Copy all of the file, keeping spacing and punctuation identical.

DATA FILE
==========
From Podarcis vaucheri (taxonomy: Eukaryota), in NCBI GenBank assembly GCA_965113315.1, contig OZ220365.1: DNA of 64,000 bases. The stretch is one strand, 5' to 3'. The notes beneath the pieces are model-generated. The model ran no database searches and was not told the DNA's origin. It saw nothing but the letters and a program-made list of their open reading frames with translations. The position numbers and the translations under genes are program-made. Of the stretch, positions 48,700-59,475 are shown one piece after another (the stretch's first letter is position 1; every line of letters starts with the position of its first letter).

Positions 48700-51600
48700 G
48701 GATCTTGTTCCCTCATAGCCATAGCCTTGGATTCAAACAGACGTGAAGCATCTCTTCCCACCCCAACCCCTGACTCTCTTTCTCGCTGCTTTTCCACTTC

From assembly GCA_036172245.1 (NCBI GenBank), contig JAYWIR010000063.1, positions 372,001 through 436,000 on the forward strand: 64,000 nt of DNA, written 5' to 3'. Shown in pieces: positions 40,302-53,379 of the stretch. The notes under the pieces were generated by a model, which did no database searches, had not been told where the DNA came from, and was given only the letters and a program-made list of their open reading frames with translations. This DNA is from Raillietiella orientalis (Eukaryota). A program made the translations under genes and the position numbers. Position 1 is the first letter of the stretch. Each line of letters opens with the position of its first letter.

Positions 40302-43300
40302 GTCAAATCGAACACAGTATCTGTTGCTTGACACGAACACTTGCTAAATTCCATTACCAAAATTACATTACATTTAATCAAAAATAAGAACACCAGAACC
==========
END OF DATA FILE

From Podarcis vaucheri (taxonomy: Eukaryota), in NCBI GenBank assembly GCA_965113315.1, contig OZ220365.1: DNA of 64,000 bases. The stretch is one strand, 5' to 3'. The notes beneath the pieces are model-generated. The model ran no database searches and was not told the DNA's origin. It saw nothing but the letters and a program-made list of their open reading frames with translations. The position numbers and the translations under genes are program-made. Of the stretch, positions 48,700-59,475 are shown one piece after another (the stretch's first letter is position 1; every line of letters starts with the position of its first letter).

Positions 48700-51600
48700 G
48701 GATCTTGTTCCCTCATAGCCATAGCCTTGGATTCAAACAGACGTGAAGCATCTCTTCCCACCCCAACCCCTGACTCTCTTTCTCGCTGCTTTTCCACTTC

From assembly GCA_036172245.1 (NCBI GenBank), contig JAYWIR010000063.1, positions 372,001 through 436,000 on the forward strand: 64,000 nt of DNA, written 5' to 3'. Shown in pieces: positions 40,302-53,379 of the stretch. The notes under the pieces were generated by a model, which did no database searches, had not been told where the DNA came from, and was given only the letters and a program-made list of their open reading frames with translations. This DNA is from Raillietiella orientalis (Eukaryota). A program made the translations under genes and the position numbers. Position 1 is the first letter of the stretch. Each line of letters opens with the position of its first letter.

Positions 40302-43300
40302 GTCAAATCGAACACAGTATCTGTTGCTTGACACGAACACTTGCTAAATTCCATTACCAAAATTACATTACATTTAATCAAAAATAAGAACACCAGAACC